notes from an urban hibernation

Paris : Simon Cutts & Erica Van Horn



Here I am, breaking it again my unwritten rule not to write about food! But when you recognize someone’s style, you have to go with it. I enjoyed it as much as anywhere for a long time.Ribouldingue is in the unlikely quarter of the heavy tourism industry, just round the corner from the much mythologised and not now very interesting Shakespeare & Co. It is the kitchen of Nadege Varigny, who I read comes from Grenoble, and she cooks in a refreshingly non-Parisian way, where the only change seems to be that Tiramisu has replaced the Floating Island.
I love the name of this restaurant, which is, apart from a term of general ribaldry and good times, a female name, deriving from vagabond, a wayward girl. From now on I think I shall use its name to describe a condition, a waywardness. I shall not think of her as anything other than an adjective.
There are a lot of baie-rose pinks about her plates, perhaps too much dusting, too many scatterings. It was overall perhaps too meaty for my companions, but my cheek and groin of pork in its lentil broth was one of the best things I have eaten.There was a mysterious fragrance of rosewater coming from the pork, and a satisfying gumminess on the lips which lasted all the way home. Erica’s magret was canard straight from the farmyard, and maybe a bit too highly flavoured for her. Marianne’s onglet was over-cooked, but she did ask for it bien-cuit, and I think this was some sort of punishment! On the menu it said that the onglet was Irish which amused me as I can remember talking to a butcher in Tipperary about cutting me a couple of onglets or hanger-steaks as Americans call them, and it was not easy. They are barely known about, and he certainly had never cut them before, and usually threw them out with redundant parts, or at best they were ground up as general burgers.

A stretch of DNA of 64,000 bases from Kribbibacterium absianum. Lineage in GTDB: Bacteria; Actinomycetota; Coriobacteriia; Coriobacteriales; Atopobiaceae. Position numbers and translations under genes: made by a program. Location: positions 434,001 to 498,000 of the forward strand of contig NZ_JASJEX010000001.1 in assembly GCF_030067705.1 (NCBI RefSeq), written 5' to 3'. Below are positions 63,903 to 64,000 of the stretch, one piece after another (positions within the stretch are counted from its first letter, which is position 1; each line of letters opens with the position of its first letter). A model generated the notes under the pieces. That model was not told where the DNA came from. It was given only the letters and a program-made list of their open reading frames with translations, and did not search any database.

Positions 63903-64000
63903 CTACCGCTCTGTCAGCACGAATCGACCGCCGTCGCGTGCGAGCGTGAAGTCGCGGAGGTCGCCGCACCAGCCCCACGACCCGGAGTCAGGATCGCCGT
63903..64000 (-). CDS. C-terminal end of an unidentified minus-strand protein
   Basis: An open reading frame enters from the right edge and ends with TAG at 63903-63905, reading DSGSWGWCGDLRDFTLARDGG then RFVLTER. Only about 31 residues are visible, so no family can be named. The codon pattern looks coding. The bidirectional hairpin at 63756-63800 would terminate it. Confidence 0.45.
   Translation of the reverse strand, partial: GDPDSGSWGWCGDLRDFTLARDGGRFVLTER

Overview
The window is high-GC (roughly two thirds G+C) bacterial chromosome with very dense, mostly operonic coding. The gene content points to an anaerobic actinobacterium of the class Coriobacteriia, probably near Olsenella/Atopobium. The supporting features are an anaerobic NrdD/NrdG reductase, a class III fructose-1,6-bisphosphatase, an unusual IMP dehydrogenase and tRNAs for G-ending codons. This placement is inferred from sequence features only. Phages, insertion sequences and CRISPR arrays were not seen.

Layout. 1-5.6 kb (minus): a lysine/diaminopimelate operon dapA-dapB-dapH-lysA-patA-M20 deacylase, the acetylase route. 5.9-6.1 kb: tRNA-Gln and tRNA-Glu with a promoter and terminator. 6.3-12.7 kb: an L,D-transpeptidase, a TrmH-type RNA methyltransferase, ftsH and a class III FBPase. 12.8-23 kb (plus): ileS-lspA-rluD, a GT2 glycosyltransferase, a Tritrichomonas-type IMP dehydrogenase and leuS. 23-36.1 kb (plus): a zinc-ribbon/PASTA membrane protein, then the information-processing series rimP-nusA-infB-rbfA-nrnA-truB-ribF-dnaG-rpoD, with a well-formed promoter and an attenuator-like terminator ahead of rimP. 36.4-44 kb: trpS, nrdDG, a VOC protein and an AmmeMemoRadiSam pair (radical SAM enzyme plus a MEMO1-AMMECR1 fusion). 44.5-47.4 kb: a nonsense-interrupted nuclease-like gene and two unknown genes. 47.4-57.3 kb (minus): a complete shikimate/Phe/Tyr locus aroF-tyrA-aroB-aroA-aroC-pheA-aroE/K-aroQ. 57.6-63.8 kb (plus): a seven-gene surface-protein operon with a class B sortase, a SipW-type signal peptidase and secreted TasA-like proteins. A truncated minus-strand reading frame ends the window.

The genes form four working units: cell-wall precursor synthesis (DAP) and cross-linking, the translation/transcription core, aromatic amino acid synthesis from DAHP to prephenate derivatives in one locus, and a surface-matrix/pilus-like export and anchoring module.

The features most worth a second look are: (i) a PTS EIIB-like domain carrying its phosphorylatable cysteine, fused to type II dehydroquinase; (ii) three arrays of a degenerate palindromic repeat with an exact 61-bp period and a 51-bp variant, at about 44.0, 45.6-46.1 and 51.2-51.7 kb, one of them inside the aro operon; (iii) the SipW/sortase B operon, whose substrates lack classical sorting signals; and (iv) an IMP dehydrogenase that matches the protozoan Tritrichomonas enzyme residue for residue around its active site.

As a non-drinker, I would still propose to friends a St Joseph night at Ribouldingue, with the wonderful white and red that they have there.Even at the height of my condition, there was always a certain comfort in being surrounded by a good wine list, and for a while in London, I often ate at a place where Domaine de Vieux Telegraph 2004 Chateauneuf was at the head of the list.
For desert at Ribouldingue, a slightly too present a hint of cloves in the poached pear was bettered by the chestnut sorbet.Sometimes I feel I have the palette of a dog, but with language and memory for its reconsideration. SC


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This entry was posted on February 9, 2014 by .
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